Reducing self-injury behaviours: Identify and address the motives

In this article, I discuss ways to reduce non-suicidal self-injury behaviours by identifying and addressing the motives for these behaviours. In my practice as a Calgary psychologist and a Cochrane psychologist, among the most challenging issues I encounter is clients engaged in self-injury behaviours such as cutting or burning oneself.  Referred to as non-suicidal self-injury (NSSI), these behaviours are not engaged in for the purpose of taking one’s life. However, they are often precursors to later suicide attempts and are most commonly displayed by adolescents. To help these clients, my strategy is first to identify the reasons they are engaging in self-injury behaviours...[more]

Habits for good self-esteem: It’s how you behave and what you think

In this article, I discuss habits to help build self-esteem which stem from cognitive behavioural therapy (CBT). In my continuing series on habits, I now turn to habits to help you have good emotional health. In this article, I discuss habits which help you to have good self-esteem. Self-esteem refers to how well you value yourself. Having good self-esteem is associated with better emotional health and being less prone to emotional health issues. The most notable of these issues is depression, of which low self-esteem is a key symptom. Having good self-esteem is also predictive of better relationships and success in various endeavours including academics and career. Fostering good self-esteem to help you achieve these benefits can be accomplished by incorporating habits into your routine. These habits focus on cognitive and behavioural strategies which have been demonstrated help you to think positively about yourself on a regular basis. In the following sections, I will describe these habits and how to make them part of your self-esteem-building routine...[more]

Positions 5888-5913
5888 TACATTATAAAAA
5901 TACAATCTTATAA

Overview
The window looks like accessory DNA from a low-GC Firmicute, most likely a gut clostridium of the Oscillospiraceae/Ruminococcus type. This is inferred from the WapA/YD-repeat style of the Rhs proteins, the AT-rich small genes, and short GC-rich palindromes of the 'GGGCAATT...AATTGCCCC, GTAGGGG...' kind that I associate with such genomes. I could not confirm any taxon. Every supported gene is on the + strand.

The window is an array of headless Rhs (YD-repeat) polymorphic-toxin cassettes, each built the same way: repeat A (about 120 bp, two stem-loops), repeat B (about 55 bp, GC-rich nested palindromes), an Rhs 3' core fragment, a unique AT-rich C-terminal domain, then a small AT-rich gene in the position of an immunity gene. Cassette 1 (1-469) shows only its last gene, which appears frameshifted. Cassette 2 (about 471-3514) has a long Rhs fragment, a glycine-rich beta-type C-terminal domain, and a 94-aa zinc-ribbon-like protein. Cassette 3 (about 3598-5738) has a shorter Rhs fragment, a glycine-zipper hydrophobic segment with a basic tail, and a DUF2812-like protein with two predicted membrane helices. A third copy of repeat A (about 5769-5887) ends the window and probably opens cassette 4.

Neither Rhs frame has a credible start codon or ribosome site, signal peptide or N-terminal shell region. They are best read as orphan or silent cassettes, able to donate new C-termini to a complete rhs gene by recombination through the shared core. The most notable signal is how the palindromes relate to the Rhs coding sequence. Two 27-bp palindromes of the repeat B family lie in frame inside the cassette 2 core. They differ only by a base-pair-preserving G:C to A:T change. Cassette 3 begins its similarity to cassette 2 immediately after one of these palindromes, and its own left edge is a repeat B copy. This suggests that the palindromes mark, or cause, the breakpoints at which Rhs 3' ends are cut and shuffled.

Strategies for easier and effective boundary-setting

In this article, I discuss ways to make boundary-setting easier and effective. In my last article, I discussed the importance of setting boundaries to achieve long-term positive effects on mood and self-esteem. In this article, I provide strategies on how to make it easier to deal with the ‘short-term pain’ which often accompanies setting boundaries. These strategies will also help to make your boundary-setting effective...[more]

Setting boundaries: Short-term pain, long-term gain

In this article, I discuss why it is beneficial to set boundaries even though it may sometimes be unpleasant to do so. Situations requiring us to set boundaries are those in which we need to send a message to others that they have not treated us properly. Examples include not being given good customer service, not being paid back the money you are owed by someone or any situation in which a friend, family member, relationship partner or anyone else has not treated you with respect. Setting boundaries involves letting the offending party know with your words and/or your actions that it is not acceptable for them to treat you in this manner...[more]

How to change your negative core beliefs

In this article, I discuss how to change thought patterns called negative core beliefs which often play a role in many psychological issues. In my last article, I discussed how to identify negative core beliefs--long-standing negative views people may have about themselves, other people in their lives or the world. These negative views usually originate from people’s difficult experiences and predispose them to think negatively about themselves, other people or the world in the present. They also play a major role in causing and maintaining various psychological issues including depression, the anxiety disorders, substance use disorders and eating disorders. In the following sections, I will discuss how to change negative core beliefs once they have been identified so that their negative influence on current thinking and mood can be reduced...[more]